For the first time in human history, sex can be more than a taboo designed to save the world a passle of unwanted pregnancies. For the first time in church history, sex can be seen for what it is—and for what it is not. For the first time in religious life, the vow of chastity can be evaluated from the point of view of opportunity rather than denial, from an awareness of what it permits a person to become instead of from the point of view of what it forbids a person to do. It is a new moment in religious history as well as in social history. It calls for the integration of body and soul rather than a division between the two. It is a moment worth grappling with, an exciting moment, a moment full of possibility.

Much to the chagrin of the generation before this one, and thanks to the new technology of sex, the 20th century regards sexual behavior with much more freedom, much more nonchalance than centuries before it did. On what grounds, then, does a vow of chastity appeal today? On what merits does it rest? For what purpose does it exist? To what degree is it absolute? What, if anything, is its gift?

One thing for sure: whatever its standard justifications, the traditional ideas about sex and sexuality, about the vow of chastity and religious life, simply do not work anymore. Gone, for instance, is the notion of the higher vocation where virgins inhabit a semi-spiritual realm released from the burden of their bodies and fitted thereby to fly with angels.

Gone, too, is an idea of perfection rooted in sexual inviolability, as if sex itself destroyed the moral integrity of the person any more than injustice and violence and greed do.


Gone, as well, is the very notion that “perfectibility” admits of either definition or possibility in the human condition. What, after all, is “perfection” and have we ever seen it? Was Jacob perfect? Was Jeremiah perfect? Was Augustine perfect? Was Teresa of Avila perfect? Was Jesus perfect when he broke Jewish laws, got angry in the temple, walked out on the crowds in Galilee? Then, how shall the stressed and simple people that we know ourselves to be ever manage to be perfect according to definitions that defy human responses and deny the role of growth in the development of human maturity? Perfection, in those terms, is the unattainable aspiration to be what we aren’t. And maybe an attempt as well to be what we should never be if human life with all its learnings is really to be human.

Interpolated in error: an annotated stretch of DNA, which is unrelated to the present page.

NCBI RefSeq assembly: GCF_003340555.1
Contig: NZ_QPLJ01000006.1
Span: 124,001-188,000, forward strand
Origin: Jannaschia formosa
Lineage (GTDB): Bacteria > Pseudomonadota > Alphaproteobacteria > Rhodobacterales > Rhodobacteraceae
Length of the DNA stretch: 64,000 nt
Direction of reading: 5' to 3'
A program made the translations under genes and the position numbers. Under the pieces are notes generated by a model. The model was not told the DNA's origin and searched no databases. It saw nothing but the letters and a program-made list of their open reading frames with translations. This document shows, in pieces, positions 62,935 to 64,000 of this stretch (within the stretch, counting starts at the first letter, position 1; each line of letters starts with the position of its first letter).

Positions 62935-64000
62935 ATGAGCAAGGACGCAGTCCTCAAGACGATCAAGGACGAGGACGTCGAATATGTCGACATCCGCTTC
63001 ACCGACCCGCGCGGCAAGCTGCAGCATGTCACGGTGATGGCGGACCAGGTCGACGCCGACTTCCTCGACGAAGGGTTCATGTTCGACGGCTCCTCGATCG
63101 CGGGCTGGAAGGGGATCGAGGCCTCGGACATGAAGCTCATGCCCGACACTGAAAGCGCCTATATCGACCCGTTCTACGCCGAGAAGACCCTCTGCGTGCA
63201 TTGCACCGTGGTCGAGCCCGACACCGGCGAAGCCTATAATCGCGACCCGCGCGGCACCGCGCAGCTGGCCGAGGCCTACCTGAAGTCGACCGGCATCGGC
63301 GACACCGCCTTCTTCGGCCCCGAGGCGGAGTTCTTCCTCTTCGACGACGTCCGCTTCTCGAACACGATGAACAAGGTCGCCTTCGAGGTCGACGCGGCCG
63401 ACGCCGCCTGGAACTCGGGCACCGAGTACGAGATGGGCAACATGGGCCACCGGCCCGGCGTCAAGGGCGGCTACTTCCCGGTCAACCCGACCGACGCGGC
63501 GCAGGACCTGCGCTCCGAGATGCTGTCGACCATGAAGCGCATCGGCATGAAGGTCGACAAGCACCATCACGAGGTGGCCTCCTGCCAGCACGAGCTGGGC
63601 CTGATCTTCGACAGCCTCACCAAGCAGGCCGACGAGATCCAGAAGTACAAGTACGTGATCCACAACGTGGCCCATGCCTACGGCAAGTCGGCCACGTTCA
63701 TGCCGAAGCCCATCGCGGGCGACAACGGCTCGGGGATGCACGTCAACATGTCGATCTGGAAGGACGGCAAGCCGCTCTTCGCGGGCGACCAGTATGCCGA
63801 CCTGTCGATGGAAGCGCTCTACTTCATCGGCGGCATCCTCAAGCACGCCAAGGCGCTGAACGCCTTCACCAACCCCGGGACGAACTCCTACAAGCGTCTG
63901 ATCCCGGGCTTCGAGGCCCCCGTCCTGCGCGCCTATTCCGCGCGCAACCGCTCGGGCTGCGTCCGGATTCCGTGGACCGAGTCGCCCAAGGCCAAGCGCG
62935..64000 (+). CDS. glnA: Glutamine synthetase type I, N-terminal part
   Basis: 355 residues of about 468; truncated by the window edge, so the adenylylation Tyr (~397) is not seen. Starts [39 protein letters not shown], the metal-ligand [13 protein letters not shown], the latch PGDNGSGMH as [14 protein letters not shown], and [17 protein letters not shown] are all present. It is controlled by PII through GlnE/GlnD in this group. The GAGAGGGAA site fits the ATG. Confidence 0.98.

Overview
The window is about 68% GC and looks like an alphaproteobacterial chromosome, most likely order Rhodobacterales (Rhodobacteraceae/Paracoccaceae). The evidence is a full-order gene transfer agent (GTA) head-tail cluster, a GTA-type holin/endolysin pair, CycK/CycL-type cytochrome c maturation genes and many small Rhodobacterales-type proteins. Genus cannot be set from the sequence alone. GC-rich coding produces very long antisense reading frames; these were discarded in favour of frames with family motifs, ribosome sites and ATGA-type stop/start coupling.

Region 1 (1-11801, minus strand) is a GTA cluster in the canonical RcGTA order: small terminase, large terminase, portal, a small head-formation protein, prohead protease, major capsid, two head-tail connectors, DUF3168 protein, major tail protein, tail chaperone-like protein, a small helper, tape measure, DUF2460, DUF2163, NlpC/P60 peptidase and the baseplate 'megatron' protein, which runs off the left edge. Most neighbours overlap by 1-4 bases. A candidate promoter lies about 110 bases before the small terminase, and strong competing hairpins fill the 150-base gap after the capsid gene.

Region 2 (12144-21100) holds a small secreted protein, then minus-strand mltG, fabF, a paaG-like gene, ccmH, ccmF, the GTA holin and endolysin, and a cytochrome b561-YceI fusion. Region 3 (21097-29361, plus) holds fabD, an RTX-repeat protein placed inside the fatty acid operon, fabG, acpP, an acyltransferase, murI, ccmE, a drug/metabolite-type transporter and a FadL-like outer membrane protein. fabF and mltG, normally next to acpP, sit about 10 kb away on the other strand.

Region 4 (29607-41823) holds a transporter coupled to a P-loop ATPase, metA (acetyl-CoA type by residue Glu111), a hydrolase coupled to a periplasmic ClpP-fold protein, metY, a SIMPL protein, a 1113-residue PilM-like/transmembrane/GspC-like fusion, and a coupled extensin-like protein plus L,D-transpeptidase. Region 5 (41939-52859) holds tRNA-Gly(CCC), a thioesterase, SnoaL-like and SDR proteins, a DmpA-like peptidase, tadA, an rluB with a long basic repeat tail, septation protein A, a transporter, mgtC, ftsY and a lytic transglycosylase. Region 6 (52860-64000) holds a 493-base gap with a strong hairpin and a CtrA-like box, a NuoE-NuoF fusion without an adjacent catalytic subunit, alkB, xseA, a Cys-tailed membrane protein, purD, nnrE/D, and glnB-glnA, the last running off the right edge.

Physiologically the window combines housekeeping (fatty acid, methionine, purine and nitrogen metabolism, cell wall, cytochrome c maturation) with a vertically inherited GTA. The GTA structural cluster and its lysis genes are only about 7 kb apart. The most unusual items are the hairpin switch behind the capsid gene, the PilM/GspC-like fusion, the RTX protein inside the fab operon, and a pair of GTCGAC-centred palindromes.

Finally, gone is the notion of virginity as some kind of red badge of courage to be taken into marriage to prove a woman’s worth, to assure her value, to legitimate his heirs. Better yet, gone is the idea that asexuality taken to the grave is a sign of human flawlessness, of total gift of human life to God, as if the struggle to give the gift is not gift itself and a lifelong commitment to a lifestyle of contemplative service is not more valuable than simply being able to maintain a check-list called chastity.

So cataclysmic are the changes in social attitudes and insights into the sexual nature of human beings that what never was expected of men is now equally assumed to be true of the nature of women. Neither Aquinas’ notion that “women do not have the strength of mind to resist concupiscence” nor Freud’s conclusion that women are by nature frigid satisfies the stereotypes of either women or men. In this new kind of cultural environment, women define themselves more as adults entitled to make choices for themselves and less as objects to be used, abused and manipulated. The world finds itself, as a result, with an entirely new set of questions about the nature of sex, the meaning of sexuality—both male and female—and the place of sexual expression in society.

Sexuality has emerged as the question that simply will not go away. In this climate, sexual behavior takes on less the notion of restriction and more the idea of choice, more the idea of self-giving and less the idea of danger, more a process of human growth and less a matter of failure, more an equally human arena than exclusively a male one. As a result, everything that was once judged settled now surfaces in a maelstrom of uncertainties. It is a very scary time. For people who want answers instead of questions, the time takes on the character of spiritual chaos.